The succession questions in Russia and US
Western media speculate about ''power struggles'' in the Politburo as the Soviet leadership determines who will succeed Mr. Andropov, whose health is uncertain. Whichever contender assumes leadership, the possibility of a Soviet succession paralleling United States presidential elections underscores three questions in US-Soviet relations:
* How much of a problem and weakness is the succession issue for the Politburo?
* How does our own ''succession'' system affect relations with the Soviets?
* What should we do about all this?
Conventional Western analysis of the Soviet succession issue has largely been based on the theory of the power and policy struggle. There is no Soviet constitution nor public document which outlines procedures for Politburo succession. The nature of a ''closed,'' highly autocratic society suggests secrecy and ruthlessness in eliminating potential rivals, hence the need for seizing complete or near-complete power. It is also assumed that changes in leadership imply different policy directions as well.
This is what happened following Lenin's death in 1924, when Stalin systematically purged and eliminated his opposition, using changes in policy as weapons. After Stalin, succession of Soviet leadership has proceeded more smoothly and bloodlessly than the ''power struggle'' theory might suggest. So there are grounds for reexamining conventional wisdom over the nature of Soviet ''power and policy struggles'' and contrasting these observations with our process.
The trend in Soviet succession has been toward smoother transitions and fewer policy discontinuities. Following Stalin's death in 1953, aside from eliminating Lavrenti Beria, then-head of the KGB, summary and mass executions did not follow Khrushchev's rise. While deposed contenders such as Georgi Malenkov may not have liked new assignments managing power stations in Asian Russia, a consensus of the remaining collective leadership over the limits of policy was emerging.
In 1964, Brezhnev and his colleagues forced Khrushchev out of office and into loose house arrest where he wrote and had published in the West his memoirs. Leadership changes in the Politburo occurred, including the exit of Kosygin and Podgorny, who shared the leadership troika. But the collective aspect of the leadership was being brought into sharper focus.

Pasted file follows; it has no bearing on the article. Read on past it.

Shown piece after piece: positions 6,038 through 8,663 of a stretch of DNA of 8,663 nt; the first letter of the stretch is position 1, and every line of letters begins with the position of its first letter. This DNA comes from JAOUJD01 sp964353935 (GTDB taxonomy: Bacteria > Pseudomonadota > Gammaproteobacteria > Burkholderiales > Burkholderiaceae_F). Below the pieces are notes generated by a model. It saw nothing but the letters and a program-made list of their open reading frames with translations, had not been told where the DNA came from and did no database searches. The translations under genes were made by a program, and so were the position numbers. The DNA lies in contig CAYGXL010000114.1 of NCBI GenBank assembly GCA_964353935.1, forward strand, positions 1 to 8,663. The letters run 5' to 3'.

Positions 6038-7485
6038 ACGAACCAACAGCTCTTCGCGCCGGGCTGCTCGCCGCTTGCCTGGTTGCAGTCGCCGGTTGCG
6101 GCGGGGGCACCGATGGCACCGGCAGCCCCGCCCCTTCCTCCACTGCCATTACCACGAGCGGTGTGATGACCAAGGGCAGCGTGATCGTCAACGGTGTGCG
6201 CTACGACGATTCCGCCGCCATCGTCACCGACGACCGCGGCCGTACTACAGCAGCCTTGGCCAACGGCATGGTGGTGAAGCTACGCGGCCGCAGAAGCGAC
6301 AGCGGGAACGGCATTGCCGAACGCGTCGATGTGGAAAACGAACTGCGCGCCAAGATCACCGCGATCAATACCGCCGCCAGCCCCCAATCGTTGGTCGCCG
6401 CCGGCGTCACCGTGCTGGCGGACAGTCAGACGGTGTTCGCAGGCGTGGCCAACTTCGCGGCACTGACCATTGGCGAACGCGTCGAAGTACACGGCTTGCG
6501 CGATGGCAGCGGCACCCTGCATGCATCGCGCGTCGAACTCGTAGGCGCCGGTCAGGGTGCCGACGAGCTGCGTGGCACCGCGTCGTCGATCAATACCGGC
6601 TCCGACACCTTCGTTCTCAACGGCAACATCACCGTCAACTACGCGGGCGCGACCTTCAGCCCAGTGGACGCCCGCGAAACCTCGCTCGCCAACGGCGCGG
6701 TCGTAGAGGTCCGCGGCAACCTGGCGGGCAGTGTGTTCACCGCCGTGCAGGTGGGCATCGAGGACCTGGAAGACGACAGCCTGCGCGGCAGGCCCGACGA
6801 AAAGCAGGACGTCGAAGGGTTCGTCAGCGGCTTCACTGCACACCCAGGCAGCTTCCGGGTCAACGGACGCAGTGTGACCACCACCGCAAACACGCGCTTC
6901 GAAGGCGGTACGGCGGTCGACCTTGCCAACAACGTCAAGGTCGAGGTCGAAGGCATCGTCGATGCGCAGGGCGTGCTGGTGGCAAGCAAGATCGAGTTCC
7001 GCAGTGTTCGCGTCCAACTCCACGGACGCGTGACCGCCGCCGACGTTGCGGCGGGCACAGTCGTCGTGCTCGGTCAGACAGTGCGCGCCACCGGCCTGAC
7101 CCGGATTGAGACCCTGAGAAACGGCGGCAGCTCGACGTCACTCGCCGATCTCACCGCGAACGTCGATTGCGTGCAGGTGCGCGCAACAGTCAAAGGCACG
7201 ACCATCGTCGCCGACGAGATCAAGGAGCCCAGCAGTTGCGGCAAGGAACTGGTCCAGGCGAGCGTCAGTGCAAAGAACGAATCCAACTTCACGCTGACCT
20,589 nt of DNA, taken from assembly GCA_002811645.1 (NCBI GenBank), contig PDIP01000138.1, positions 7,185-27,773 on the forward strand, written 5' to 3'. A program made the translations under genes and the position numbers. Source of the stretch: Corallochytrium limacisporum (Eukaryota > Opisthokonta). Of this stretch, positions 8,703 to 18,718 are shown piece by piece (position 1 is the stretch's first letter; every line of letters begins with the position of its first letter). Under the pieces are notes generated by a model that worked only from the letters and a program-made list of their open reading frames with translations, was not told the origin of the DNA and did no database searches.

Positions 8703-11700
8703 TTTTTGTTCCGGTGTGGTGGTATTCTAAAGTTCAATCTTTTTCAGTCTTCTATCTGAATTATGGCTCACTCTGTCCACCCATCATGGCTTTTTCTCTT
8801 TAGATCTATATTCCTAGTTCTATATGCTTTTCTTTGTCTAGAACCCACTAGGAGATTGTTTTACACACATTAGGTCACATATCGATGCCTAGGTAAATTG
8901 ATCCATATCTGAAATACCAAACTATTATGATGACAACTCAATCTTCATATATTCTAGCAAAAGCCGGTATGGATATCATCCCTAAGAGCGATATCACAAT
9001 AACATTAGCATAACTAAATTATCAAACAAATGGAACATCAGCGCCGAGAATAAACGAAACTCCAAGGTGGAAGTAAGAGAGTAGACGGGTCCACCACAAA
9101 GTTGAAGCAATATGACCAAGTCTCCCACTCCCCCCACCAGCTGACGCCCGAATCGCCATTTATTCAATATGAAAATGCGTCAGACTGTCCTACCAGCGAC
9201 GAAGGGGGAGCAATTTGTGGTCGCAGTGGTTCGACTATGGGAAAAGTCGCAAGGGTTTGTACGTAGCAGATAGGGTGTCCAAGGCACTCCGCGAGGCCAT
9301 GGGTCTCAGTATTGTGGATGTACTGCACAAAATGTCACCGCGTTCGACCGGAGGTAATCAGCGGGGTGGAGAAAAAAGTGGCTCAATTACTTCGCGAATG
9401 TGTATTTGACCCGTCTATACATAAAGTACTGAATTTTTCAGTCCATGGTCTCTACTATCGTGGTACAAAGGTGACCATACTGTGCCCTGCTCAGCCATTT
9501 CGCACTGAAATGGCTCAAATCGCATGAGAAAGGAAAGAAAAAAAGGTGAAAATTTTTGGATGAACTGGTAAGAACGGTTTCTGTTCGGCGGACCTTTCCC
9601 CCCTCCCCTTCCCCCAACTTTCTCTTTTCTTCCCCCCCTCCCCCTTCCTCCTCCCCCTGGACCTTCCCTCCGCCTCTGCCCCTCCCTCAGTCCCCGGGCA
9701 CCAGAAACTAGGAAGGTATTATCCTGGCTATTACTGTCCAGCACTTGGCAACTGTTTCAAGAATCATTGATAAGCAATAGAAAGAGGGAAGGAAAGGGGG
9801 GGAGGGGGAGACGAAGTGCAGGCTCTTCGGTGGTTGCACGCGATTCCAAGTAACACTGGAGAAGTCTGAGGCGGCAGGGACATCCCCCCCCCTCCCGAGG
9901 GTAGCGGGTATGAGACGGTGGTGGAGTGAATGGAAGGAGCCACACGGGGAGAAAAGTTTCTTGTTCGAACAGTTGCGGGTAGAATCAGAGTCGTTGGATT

With Brezhnev's death, Mr. Andropov, head of the KGB, assumed leadership in what seemed a smooth transition. Now with Mr. Andropov perhaps incapacitated, speculation grows over the latest Kremlin struggle for power with Chernenko, Romanov, Aliyev, and Ustinov as prime contenders. All of that may be correct.
Contrast this process, however, with our own public, constitutional, and electoral succession system. We have not had a full two-term president since Dwight David Eisenhower. Mr. Reagan could change that. After Kennedy's assassination each elected President lost his legitimacy, credibility, and ultimately his authority - Johnson over Vietnam, Nixon over Watergate, and Carter over the general perception of his weak leadership. This loss of presidential mandate erodes many of the advantages in policy continuity, as rejection of a president often means rejection of effective as well as ineffective policies. From a foreign policy perspective, these high swings in rhetoric and often in policy may reflect electoral dissatisfaction but cannot always be guaranteed to protect our long-term interests.
On top of these ''one-term'' presidents, superimpose campaigning for a second term and you see the effect on policy continuity of large changes in leadership through election and routine turnover. Thus, while our succession process is more constitutionally precise than the Soviets', our peculiarities of process and attendant policy discontinuities may put us at a disadvantage we once believed was a central flaw in the Soviet system.
The youngest Politburo member has been in the party for nearly four decades. Of the candidates likely to succeed Andropov, all have long political service. Thus, experience, proximity, and length of service may have produced a consensus and moderating of extremes. What does all this suggest?
First, there may be more continuity and less weakness in the Soviet succession process than we believe or, for that matter, than exists in our own system. It would therefore benefit any US administration to recognize that political differences between the two superpowers may be exaggerated and magnified by the potential for discontinuities in our process as well as in the Soviets'.
Second, the need for more institutional and apolitical links between the two superpowers is important. Suggestions of the late Henry Jackson and other senators to exchange military liaison officers have great merit.
Third, and above all, mutual study and understanding must increase in sophistication and depth. The Kremlin may be an enigma and riddle. But our system also is subject to discontinuities and misunderstandings. Reducing these misperceptions where possible while appreciating legitimate interests and concerns is essential to our mutual security. Like it or not, we are both consigned to existence on this planet. There is no attractive alternative.